Prior to the regular edition that is going to be out later this year, Schwarzkopf & Schwarzkopf have released four sets of 500 limited copies each with autographs by Karin Dor, Peter Thomas, Karin Baal or Uschi Glas respectively at no additional costs. My own is signed by Miss Krimi, Karin Dor, herself.... and so is pretty much everyone else's who has ordered a copy so it appears that the Dor version is likely to sell out very quickly.

The downside.... ?

Well, what can I say? It ain't cheap.

The book goes for EUR 99.95 and can be ordered from the publisher or from Postage within Germany, Austria and Switzerland is free, within the rest of the EU consecutively higher and as a rule and due to prohibitive postal charges the book is not being sold outside that area.

Unless you ask nicely. 

It appears that the publishers may ship to the US once it is requested by direct email request. Be, however, prepared to pay a shipping fee of around EUR 65.

Wanna get a good idea what the final product looks like? Head over here for a glance at some of the pages.

Friday, May 20, 2011

A Visit to Klaus Kinski's birthhouse

How to enjoy a drink in Klaus Kinski's birthhouse in three easy steps:

Step 1:

Watch the German language Kinski documentary Ich bin kein Schauspieler and marvel at the fact that his birthhouse in Sopot (Poland) is now a bar and a gallery. (In order to view the entire documentary you may need to download the Veoh player but the relevant sequences are right at the start of the clip.)

Watch Klaus Kinski - Ich bin kein Schauspieler in Lifestyle  |  View More Free Videos Online at

Step 2:

Find out exactly where the house is located (Tadeusza Kościuszki 10, 81-704 Sopot) and then discover that there are direct flights from Cork to Gdansk which is just down the road from Sopot.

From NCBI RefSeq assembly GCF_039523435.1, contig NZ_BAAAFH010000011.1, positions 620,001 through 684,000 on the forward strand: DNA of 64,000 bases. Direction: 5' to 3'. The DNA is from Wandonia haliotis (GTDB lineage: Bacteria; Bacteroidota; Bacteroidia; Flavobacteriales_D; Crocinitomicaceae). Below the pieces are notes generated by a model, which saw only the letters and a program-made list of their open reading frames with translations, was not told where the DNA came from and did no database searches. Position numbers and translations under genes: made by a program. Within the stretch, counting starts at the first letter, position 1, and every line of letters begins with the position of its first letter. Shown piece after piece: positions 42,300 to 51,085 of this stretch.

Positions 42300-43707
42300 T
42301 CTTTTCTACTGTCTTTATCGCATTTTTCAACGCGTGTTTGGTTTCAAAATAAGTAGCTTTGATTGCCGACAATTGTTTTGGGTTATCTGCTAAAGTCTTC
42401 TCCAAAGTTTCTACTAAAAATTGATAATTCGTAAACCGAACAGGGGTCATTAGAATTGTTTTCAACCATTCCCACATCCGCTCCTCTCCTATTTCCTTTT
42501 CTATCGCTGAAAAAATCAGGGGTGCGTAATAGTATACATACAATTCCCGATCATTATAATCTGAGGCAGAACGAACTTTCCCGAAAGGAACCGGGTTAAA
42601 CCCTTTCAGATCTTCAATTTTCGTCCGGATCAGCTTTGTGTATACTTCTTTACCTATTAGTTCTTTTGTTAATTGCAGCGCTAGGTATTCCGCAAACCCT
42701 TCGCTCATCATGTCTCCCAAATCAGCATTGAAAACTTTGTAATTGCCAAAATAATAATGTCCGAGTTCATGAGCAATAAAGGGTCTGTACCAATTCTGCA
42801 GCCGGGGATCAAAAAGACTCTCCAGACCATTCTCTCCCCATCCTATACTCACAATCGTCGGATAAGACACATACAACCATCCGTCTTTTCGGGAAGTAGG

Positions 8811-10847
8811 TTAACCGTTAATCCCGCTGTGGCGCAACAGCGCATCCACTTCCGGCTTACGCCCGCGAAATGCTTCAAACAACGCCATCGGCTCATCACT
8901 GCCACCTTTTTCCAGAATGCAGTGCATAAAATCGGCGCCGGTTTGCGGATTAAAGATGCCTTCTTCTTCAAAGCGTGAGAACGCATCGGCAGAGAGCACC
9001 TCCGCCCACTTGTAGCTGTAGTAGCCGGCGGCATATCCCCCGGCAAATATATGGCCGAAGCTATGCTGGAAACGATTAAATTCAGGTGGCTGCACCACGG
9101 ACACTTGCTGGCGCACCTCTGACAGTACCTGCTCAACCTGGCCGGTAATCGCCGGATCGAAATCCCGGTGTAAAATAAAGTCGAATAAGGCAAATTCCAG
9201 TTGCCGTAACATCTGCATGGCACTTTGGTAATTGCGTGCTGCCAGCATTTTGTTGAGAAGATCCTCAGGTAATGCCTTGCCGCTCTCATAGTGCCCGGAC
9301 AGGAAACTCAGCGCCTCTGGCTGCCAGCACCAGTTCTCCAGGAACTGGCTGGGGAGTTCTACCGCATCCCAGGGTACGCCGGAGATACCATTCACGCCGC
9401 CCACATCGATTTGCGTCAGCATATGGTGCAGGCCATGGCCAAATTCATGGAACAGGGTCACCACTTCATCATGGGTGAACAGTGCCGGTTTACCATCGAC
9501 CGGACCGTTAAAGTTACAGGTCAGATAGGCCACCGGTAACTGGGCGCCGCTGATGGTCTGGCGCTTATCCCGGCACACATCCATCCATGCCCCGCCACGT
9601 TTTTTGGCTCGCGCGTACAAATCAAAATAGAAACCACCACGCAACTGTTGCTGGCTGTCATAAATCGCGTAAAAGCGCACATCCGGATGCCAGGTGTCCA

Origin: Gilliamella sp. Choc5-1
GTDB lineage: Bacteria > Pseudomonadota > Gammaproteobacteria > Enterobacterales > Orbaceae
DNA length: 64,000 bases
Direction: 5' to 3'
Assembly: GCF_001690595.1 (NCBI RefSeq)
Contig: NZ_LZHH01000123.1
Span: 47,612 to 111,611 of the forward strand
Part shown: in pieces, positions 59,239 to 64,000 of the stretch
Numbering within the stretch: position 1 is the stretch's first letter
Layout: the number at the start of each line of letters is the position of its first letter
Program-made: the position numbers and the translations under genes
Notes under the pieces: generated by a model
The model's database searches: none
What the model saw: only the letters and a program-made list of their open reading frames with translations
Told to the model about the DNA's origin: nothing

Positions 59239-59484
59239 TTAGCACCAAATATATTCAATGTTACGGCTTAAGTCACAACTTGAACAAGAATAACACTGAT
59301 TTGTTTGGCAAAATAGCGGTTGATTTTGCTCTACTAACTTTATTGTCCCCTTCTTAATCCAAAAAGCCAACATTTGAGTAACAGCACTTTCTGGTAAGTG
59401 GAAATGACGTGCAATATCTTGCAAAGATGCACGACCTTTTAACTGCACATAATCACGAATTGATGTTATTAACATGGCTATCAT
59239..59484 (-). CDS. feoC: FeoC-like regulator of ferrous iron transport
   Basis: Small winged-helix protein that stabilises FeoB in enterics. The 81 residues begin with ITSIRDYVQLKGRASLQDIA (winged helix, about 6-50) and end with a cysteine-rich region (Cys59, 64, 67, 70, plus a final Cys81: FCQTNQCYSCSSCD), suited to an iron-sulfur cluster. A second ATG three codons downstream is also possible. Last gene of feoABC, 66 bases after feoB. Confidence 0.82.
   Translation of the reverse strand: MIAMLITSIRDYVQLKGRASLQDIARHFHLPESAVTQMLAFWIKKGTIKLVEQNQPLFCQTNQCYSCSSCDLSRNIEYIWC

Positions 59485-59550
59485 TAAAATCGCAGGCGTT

View Larger Map

Step 3 (7 months later):

Arrive at the door of the bar and enjoy a few bevvies.

For the next issue of Mirek Lipinski's LATARNIA magazine I will write a more detailled account of my visit but for the time being enjoy some of the photos I took of it. Incidentally, for LATARNIA I will also seriously expand my previous posts about the Louis Weinert-Wilton movies with additional info on all four productions as well as on the original novels. Very little has been written about these novels in German, practically nothing about them in English so check out more announcements about these articles later this year.

Sunday, March 6, 2011

The Terror (1938)... and other YouTube Wallace gems

It ain't German but it is a classic British Wallace adaptation. And best of all it is available for free viewing from YouTube who seem to have more and more full length movies available.

The Terror (1938) had previously been filmed twice before and was also going to be adapted twice by Rialto as Der unheimliche Mönch/The Sinister Monk (1965) and Der Mönch mit der Peitsche/The College Girl Murders (1967). The 1938 version downplays the aspect of a mysterious Monk prowling a stately mansion until the very end making this a bit of a wasted opportunity though it is still a very entertaining way to pass 70 minutes of a Sunday afternoon.

And just after passing those 70 minutes I discovered that this is not the only Edgar Wallace movie on YouTube. Also available are The Case of the Frightened Lady (1940) and Sanders of the River (1935) both of which also received German adaptations in the 1960s. I haven't seen any of those two yet but will certainly catch up on them in due time.

Monday, January 24, 2011

El Diabolik's podcast

My feet are currently shwinging along to the German edition of the El Diabolik podcast. Those guys have a wonderful soundtrack related podcast that can be accessed through iTunes here.

What are you waiting for? Few things in life are free but this podcast surely is.

Wednesday, December 22, 2010

Renate Ewert (November 09, 1933 – December 12, 1966)

I recently watched Hotel der toten Gäste [Hotel of the Dead Guests] (1965), a German Krimi based on a novel by Heather Gardiner, an Australian mystery author who died in a car crash after just publishing two novels.